Why focus on correcting the excesses of social media or the manners between sectarian factions when today the levers of institutional and political power are firmly controlled by the Trump administration and its right-wing congressional allies? These forces have already disrupted the lives of refugees and immigrants with travel bans, installed a new Supreme Court justice who may tip the judiciary towards a conservative agenda, and dropped "the mother of all bombs" in Afghanistan. Next up: plans to plunder the safety net, slice up the tax code to favor corporations and the wealthy, gut the Affordable Care Act and regulatory federal agencies, expand our theater of war in Syria, and start a new conflict with North Korea—seemingly with the intent of accelerating America's descent into some kind of dystopian empire stained with coal, oil, and blood and ruled by white Christian plutocrats.
To listen to Obama, it was as if these threats to our institutions and democracy were a long-term philosophical problem that needs to be calmly workshopped and TED-talked rather than an imminent foundational crisis. Why clench your fist in resistance to Trump and his allies, Obama seemed to be asking, when you can simply extend a hand in offer of a handshake?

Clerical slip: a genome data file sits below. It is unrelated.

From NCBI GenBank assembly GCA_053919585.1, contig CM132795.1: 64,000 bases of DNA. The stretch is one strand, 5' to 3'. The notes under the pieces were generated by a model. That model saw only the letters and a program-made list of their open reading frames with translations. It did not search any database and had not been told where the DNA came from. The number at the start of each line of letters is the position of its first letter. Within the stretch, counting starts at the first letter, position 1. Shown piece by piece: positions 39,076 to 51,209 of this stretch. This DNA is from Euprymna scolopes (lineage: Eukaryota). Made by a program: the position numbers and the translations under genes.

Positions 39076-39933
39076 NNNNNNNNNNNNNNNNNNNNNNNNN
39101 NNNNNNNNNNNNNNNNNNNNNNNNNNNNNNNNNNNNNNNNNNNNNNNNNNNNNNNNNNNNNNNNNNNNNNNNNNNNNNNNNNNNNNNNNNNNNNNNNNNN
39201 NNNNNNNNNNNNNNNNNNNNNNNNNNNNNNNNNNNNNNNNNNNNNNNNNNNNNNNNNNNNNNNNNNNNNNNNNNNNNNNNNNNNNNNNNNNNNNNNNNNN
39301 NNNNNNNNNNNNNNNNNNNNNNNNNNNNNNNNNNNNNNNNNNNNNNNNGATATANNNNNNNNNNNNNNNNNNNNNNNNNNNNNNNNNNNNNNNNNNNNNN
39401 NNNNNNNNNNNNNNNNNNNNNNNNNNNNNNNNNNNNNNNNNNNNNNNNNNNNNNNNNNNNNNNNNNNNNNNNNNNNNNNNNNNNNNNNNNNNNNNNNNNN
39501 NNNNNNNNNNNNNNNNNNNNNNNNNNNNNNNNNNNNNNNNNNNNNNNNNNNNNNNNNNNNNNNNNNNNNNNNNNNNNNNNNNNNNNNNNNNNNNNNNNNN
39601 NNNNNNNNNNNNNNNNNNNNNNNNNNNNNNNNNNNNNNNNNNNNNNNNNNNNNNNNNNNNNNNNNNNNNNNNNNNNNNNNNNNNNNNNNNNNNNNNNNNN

During the March for Science, demonstrators dressed in space suits, lab coats, and dinosaur costumes rallied in Grant Park before strolling down Columbus Drive to the Museum Campus while holding homemade signs. A typical sign carried the slogan "May the Facts Be With You" next to a picture of Yoda. The crowd looked remarkably similar, in fact, to the nerdy cosplayers clad in superhero spandex and robot suits who were gathered just down the lakefront at McCormick Place for the Chicago Comic & Entertainment Expo.
More than 40,000 people—many dressed in colorful costumes—attended Chicago's March for Science on April 22.
The Science March should have focused on the fact that the Trump administration is rolling back Obama's environmental policies. If Trump's agenda were to be fully implemented, one study by research consultancy Rhodium Group
estimates, the cumulative gap between Trump's policies and Obama's policies could exceed four billion metric tons of carbon dioxide pumped into the atmosphere—in effect changing the trajectory of the world's efforts to curb global warming. While many of the marchers turned up explicitly to oppose Trump's anti-environmentalism, the official speakers stuck to anodyne speeches about the importance of racial and gender diversity in science and a respect for data. "Science is for everyone and is done by everyone," Garry Cooper, CEO of the Chicago-based science research startup Rheaply, told the crowd.